The Royal Courts of Justice in London. Photo: The wub/Wikimedia Commons
The Royal Courts of Justice in London. Photo: The wub/Wikimedia Commons

A team of Cambridge University cybersecurity researchers are about to release a proof-of-concept software tool, reports Wired magazine, that they say will scan blockchains to identify bitcoins that have been stolen.

But instead of inventing a new and highly-sophisticated solution to tackle the constant problem of theft, the team have based their work on a legal precedent from an 1816 British court decision. Known in English common law as Clayton’s Case, the precedent applies a “legal fiction” to rule that the first coin into a bank account can also be understood to be the first coin out.

Ross Anderson, Ilia Shumailov and Mansoor Ahmed from the Cambridge University Computer Laboratory, in an absorbing paper entitled “Making Bitcoin Legal,” write that the “bitcoin protocol is fascinating. It has created what appears to be a global trusted computer out of a mixture of cryptography and incentives, despite the facts that many of the actors are shady and many of the circulating crypto-coins have been stolen at least once. Out of this swamp, the value of bitcoin has soared.”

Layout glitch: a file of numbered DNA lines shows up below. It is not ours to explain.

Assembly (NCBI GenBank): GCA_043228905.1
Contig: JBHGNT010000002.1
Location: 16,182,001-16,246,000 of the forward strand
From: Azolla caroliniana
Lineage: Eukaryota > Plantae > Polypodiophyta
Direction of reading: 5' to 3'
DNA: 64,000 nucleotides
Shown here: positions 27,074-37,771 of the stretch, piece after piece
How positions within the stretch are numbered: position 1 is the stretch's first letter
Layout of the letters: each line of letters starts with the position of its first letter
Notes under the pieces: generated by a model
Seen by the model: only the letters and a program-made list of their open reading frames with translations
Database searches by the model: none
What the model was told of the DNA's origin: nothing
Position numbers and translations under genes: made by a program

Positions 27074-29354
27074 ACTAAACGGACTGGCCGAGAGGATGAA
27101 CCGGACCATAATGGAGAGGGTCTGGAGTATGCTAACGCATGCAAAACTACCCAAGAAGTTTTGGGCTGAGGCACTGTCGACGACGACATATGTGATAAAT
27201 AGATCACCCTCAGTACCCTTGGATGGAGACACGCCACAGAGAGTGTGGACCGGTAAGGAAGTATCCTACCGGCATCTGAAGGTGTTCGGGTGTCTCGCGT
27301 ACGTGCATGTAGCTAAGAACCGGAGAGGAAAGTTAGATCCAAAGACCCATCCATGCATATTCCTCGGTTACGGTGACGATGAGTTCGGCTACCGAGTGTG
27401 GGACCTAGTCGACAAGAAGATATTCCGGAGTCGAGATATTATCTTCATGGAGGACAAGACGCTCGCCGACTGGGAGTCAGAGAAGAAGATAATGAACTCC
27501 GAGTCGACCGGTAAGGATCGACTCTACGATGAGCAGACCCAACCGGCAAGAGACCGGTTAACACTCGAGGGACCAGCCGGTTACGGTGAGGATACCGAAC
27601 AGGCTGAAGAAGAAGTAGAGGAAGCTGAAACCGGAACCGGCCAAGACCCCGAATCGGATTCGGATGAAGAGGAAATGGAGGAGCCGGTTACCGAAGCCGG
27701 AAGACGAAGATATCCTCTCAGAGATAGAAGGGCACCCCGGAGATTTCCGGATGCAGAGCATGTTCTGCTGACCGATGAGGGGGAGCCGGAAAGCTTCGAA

The researchers go on to argue that the first coin that leaves a bitcoin address can be considered to be the same coin as the first one that went into it and so will carry with it all of that coin’s criminal history.

“If 10 sheep wandered in Roman times from Marcus’s field into Pliny’s, then the court would let Marcus take any 10 of Pliny’s sheep,” say the Cambridge team. “But today, all sheep have electronic tags, so Marcus can get the right sheep back. So too with bitcoin.”

The researchers conclude that when it comes to crypto-currency theft, it is not technology that is at fault, but the lack of application of existing laws.

“In the brave new world of ICOs and thousand percent crypto-currency inflation, the rich and powerful are the bitcoin exchanges. What would happen if [financial] regulations and the laws against money laundering were applied to them, and extended by sensible case law? We argue that this could mitigate most of the worst excesses of cryptocurrency world, and turn a dangerous system into a much safer one.

“The curious thing about this change is that it would not involve changing the protocol. It would not even necessarily involve changing the law. It might be enough to take some information that’s already public, publishing it again in a more easily understood format.”

And who would ever argue with that?